The product designer Simonas Milišauskas works mainly in the field of innovative technological products. After graduating from Kaunas Gymnasium of Fine Arts, Simonas enrolled in the Vilnius Academy of Arts’ Bachelor of Design programme. In 2019, with his final thesis, he won the main and audience awards in the product design category in the Young Designer Prize competition. In the same year, he won first prize in the concept category of the competition Good Design. He is currently involved in the InoAcademy project, commercialising a system for the prosthetic fingers of full or partial amputees.
Interest after a personal injury
The designer became interested in prosthetic technology after a personal injury when he lost two fingers in an accident. After looking at the prostheses on the market and not finding an affordable prosthesis that suited him, he decided to design his own version.
During the product development process, he discovered the potential to develop this type of prosthesis for other people as well. According to him, “prostheses that mimic reality tend to look unnatural and make the wearer feel uncomfortable”, so the aim of the prostheses he is developing is to present the product as an accessory, an aesthetic piece of personal style that is noticeable, not something to be hidden.
An international chain of prosthesis production
Simonas’ prosthesis solves the problems caused by amputated fingers. The designer’s main goal is to restore partial hand function at a relatively low cost that is affordable for everyone. Most prostheses on the market are unaesthetic and expensive, and the majority of people who need them cannot afford or reach them.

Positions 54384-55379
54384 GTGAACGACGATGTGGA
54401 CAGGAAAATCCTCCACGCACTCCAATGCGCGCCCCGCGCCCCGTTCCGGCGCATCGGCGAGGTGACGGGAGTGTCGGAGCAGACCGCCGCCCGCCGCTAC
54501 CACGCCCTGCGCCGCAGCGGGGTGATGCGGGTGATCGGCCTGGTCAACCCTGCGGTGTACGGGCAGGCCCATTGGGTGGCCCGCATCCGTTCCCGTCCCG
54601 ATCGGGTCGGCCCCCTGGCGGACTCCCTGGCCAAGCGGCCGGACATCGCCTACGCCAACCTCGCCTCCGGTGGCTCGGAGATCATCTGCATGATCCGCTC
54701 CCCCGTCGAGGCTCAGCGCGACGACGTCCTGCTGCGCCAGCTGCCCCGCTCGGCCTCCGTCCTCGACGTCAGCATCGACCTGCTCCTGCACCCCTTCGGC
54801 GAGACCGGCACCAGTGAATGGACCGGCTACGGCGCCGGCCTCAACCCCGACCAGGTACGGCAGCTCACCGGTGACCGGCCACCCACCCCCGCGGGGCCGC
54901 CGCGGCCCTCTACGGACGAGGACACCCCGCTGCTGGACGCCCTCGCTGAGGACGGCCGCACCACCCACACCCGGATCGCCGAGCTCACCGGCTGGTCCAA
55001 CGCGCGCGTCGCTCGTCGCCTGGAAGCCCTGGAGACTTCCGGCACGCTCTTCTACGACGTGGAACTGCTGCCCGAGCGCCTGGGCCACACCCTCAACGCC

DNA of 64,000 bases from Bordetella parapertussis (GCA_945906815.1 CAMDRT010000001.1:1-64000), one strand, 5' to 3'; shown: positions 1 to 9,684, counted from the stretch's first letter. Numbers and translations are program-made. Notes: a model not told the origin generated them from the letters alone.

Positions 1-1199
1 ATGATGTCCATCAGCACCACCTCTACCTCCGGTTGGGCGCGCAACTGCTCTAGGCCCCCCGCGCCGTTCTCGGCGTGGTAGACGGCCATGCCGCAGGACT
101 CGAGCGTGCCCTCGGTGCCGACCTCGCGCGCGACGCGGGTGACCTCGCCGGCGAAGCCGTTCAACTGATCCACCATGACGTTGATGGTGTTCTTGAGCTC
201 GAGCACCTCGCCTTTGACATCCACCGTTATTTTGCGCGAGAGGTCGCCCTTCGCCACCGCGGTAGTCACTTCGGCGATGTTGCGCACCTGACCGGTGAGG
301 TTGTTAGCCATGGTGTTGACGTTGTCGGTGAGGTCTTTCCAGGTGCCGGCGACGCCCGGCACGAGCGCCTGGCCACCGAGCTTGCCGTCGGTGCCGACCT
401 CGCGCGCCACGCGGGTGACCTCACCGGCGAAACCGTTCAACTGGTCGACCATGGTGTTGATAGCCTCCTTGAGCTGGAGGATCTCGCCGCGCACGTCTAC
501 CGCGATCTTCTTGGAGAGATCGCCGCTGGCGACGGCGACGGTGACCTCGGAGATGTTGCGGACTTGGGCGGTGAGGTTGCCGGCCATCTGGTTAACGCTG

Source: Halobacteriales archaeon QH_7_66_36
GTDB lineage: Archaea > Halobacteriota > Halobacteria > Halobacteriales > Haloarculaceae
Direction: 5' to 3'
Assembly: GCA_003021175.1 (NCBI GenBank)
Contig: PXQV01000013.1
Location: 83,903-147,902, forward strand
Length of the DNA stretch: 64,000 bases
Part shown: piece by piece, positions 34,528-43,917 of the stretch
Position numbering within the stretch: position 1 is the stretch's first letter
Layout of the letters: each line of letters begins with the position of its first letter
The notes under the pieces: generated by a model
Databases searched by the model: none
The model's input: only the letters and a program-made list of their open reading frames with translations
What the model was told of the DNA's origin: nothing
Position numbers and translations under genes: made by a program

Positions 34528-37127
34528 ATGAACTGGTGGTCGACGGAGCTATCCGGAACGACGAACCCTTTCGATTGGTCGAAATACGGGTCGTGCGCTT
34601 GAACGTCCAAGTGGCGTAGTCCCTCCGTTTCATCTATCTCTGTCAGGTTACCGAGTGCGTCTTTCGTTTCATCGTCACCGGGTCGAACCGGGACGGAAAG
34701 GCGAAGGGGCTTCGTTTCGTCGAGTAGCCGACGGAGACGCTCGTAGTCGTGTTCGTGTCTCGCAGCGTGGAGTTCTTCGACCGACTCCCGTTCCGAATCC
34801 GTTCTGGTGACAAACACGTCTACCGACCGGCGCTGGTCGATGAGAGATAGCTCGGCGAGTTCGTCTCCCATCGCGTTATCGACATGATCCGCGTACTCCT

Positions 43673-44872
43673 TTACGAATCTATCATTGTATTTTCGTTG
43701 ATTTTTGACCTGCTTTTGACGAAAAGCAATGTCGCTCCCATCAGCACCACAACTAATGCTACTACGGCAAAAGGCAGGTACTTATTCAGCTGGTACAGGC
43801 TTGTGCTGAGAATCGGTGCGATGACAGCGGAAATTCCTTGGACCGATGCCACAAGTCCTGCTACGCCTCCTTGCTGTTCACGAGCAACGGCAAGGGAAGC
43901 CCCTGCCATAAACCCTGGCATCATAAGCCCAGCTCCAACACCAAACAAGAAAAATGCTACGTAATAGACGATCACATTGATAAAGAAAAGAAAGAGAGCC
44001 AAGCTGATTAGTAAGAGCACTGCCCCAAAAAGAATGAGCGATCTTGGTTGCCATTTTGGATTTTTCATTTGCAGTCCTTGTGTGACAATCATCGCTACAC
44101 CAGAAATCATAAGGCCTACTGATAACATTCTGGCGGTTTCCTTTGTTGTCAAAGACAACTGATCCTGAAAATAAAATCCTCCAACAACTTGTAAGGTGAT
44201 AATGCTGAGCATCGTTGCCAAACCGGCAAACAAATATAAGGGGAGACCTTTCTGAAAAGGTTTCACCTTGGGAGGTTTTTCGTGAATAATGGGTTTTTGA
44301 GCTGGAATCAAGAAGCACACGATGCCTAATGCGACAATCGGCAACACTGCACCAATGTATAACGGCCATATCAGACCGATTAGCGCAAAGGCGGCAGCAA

The prostheses designed by the designer try to use a limited number of parts, reducing the cost of the product and maintaining the quality. The quality/price ratio is demonstrated by the flexibility of the plastic material, which makes it possible to create bending points without the use of additional structures. This makes the prostheses suitable for most finger amputees. To make them available to as many people as possible, Simonas plans to build an international prosthesis production chain.
An entrepreneurial programme to commercialise the product
According to Simon: “In order to commercialise a design product, you need to be able to find a way to take your design and make it accessible to more people. This requires working with funders, suppliers and partners, convincing them and adapting to change. The product being developed usually cannot exist in a bubble and depends on many external factors to which the researcher must adapt.” Participation in the InoAcademy project run by the Vilnius Academy of Arts has helped to obtain the necessary expert advice on these topics. The exhibitions organised allowed for meetings with potential partners and suppliers for further product development to happen.